The next gust of breeze was harder, flapping the open edges of her jacket back enough to reveal her badge, pistol and Taser. It pulled a few strands of hair loose from its chignon and whipped her bangs to the side.
A few creaks and low conversation came from the area of the crypt. Alia stayed back far enough to get the general idea—there were some sort of fastenings holding the front plate to the marble that they had to undo—but she had no desire to match the imaginings in her head with what a real crypt looked like inside. She gazed at the family, then at the rows of tombs across the grass, some built of brick, some of concrete, most of marble, and she wondered how a cemetery had grown to encompass so much land in a neighborhood where small lots sold for six figures. Wealthy people, wanting the best address in life, apparently needed it in death, as well.
“Another minute,” Jimmy said, and without thinking, she moved her gaze back to the crypt. The front panel was loose at the top, but the workers were having trouble with the bottom right corner. After a moment, one of the men jerked it to the sound of tearing fabric. They lifted it out of place, then it clattered to the ground, banging marble on the way down.
The two men spoke at the same time, one muttering, “Holy Mother of God!” while the other shrieked a profane version of the same words. Alia remained frozen for an instant, then caught up to Jimmy’s long strides. He was speaking into his radio, calling the remaining team members to the crypt.
Abruptly he stopped, and she automatically sidestepped before pulling up short herself.
A form lay at the bottom of the crypt, dragged halfway out by the front that had snagged on fabric. It was curled into the fetal position and looked—God help her, she couldn’t let herself focus on how it looked unless she wanted grotesque nightmares for the rest of her life. Holding her hand to her nose and mouth, she focused on the clothing: shades of pink and white, a jacket, a solid pink skirt. The shoes that no longer fit the decaying feet were pink, too, finely made, Louboutin, she thought. Alia’s mother’s only vice, her father often said, was those pricy red-soled shoes she loved so much.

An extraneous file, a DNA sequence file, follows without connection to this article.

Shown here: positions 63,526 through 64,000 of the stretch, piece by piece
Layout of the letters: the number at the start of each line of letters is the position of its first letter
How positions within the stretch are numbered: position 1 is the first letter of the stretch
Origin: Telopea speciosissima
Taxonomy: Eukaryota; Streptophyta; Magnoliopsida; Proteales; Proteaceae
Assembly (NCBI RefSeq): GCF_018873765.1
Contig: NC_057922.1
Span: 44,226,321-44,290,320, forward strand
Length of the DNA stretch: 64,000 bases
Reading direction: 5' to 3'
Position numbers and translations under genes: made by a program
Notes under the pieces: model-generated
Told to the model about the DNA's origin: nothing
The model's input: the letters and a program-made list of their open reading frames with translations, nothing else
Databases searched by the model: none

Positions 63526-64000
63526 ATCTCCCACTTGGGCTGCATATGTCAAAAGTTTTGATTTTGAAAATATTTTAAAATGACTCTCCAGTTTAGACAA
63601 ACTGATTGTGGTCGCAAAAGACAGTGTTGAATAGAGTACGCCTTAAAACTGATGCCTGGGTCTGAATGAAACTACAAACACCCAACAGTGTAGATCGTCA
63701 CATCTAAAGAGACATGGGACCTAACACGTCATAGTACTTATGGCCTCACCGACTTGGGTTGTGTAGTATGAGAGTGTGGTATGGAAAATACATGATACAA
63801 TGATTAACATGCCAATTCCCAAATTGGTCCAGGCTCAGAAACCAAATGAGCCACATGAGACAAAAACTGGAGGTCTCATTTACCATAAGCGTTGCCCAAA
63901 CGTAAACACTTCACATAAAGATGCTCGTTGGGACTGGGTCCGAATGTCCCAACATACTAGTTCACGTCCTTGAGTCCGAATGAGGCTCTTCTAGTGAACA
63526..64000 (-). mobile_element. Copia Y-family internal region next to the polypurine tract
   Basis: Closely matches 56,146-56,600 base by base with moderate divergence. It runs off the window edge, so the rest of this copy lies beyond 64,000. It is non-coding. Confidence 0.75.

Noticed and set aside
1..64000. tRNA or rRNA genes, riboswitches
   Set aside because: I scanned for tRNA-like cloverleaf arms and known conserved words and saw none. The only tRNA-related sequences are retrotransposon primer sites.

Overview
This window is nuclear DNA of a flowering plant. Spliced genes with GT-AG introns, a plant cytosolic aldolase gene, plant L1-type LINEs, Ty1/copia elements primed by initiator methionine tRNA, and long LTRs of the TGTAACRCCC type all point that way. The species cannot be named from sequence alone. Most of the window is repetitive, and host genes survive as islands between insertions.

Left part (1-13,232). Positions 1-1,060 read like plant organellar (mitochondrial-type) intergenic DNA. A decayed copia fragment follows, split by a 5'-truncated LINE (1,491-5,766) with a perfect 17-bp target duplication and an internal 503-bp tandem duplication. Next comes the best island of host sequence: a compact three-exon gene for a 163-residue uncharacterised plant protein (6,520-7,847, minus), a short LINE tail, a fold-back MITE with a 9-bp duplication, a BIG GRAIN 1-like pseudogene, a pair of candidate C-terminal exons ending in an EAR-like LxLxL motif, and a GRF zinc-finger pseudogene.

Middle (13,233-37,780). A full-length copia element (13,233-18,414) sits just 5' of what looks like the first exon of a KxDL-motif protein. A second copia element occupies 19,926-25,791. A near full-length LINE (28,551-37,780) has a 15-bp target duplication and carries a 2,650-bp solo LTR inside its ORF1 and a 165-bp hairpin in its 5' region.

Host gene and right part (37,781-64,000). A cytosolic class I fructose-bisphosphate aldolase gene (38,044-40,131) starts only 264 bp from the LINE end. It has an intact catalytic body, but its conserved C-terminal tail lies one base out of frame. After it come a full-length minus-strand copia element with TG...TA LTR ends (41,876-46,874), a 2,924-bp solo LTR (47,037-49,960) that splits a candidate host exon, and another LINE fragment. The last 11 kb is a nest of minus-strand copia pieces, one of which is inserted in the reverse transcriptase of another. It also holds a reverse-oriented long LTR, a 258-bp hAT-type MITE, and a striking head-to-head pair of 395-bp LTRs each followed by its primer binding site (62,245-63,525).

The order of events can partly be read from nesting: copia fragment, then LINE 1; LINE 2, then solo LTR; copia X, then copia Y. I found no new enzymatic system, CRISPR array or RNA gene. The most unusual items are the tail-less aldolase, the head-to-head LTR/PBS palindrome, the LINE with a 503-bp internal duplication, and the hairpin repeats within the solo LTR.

“I guess the mystery regarding Camilla Jackson’s whereabouts is solved.” Jimmy sounded queasy, grim. He gestured the cemetery workers to wait near a crypt off in the distance, then said sourly, “Landry and his brother-in-law are on their way over here. I’ll take care of this. You keep them away.”
“I owe you, Jimmy.” She took long strides, happy to find the air quality clearing significantly the farther she went. Catching Landry’s arm, then Scott’s with enough strength to turn them around, she said, “You can’t go over there. In fact, it’s best if you guys go home now.” Miss Viola’s family, she saw, were driving away without a clue that something had happened. Only Mary Ellen and the two girls waited next to the family car while the driver sat on a bench thirty feet away.
“What’s going on?” Landry demanded, trying to pull free of her, twisting to look over his shoulder. She didn’t let go, didn’t slow her steps but continued to force them along with her. “What happened?”
At last, he dug in his heels, turning around, blocking her way with his body, making her stop or plow into him. His eyes dark and stormy, he stared at her, silently demanding an answer. She gave it quietly.
“It appears we’ve found your mother.”
Landry stared at her, the words echoing in his head, needing a minute to grasp their meaning. He looked at the crypt, at the bundle lying half in, half out. It didn’t belong there, some part of his rational brain thought. When a crypt was opened, the remains of the last person buried were swept to the back, into a sort of well. There shouldn’t be anything that close to the door, close enough to fall out.
Then that same part of his brain noticed the blond hair and the pink material—clothing—and remembered that his mother loved pink before it shut down. Blankness spread through him. He couldn’t think, couldn’t feel, couldn’t shrug off Alia’s hold and move closer.
It appears we’ve found your mother.
His stomach roiled, bile rising into his throat. He jerked his gaze back to Alia, searching her face for some sign that he’d misunderstood her words, but her features were solemn, sympathetic.
It appears we’ve found your mother.
Beside him, Scott murmured something—Oh, dear God—then a delicate hand gripped Landry’s left arm. Not Alia’s. He could still feel it, the pressure of her fingers, the warmth of her touch, on his right arm. He looked at Mary Ellen, whose pale face was marked with five days of heartbreaking grief, whose eyes were so wide that they looked as if they might pop right out of her head.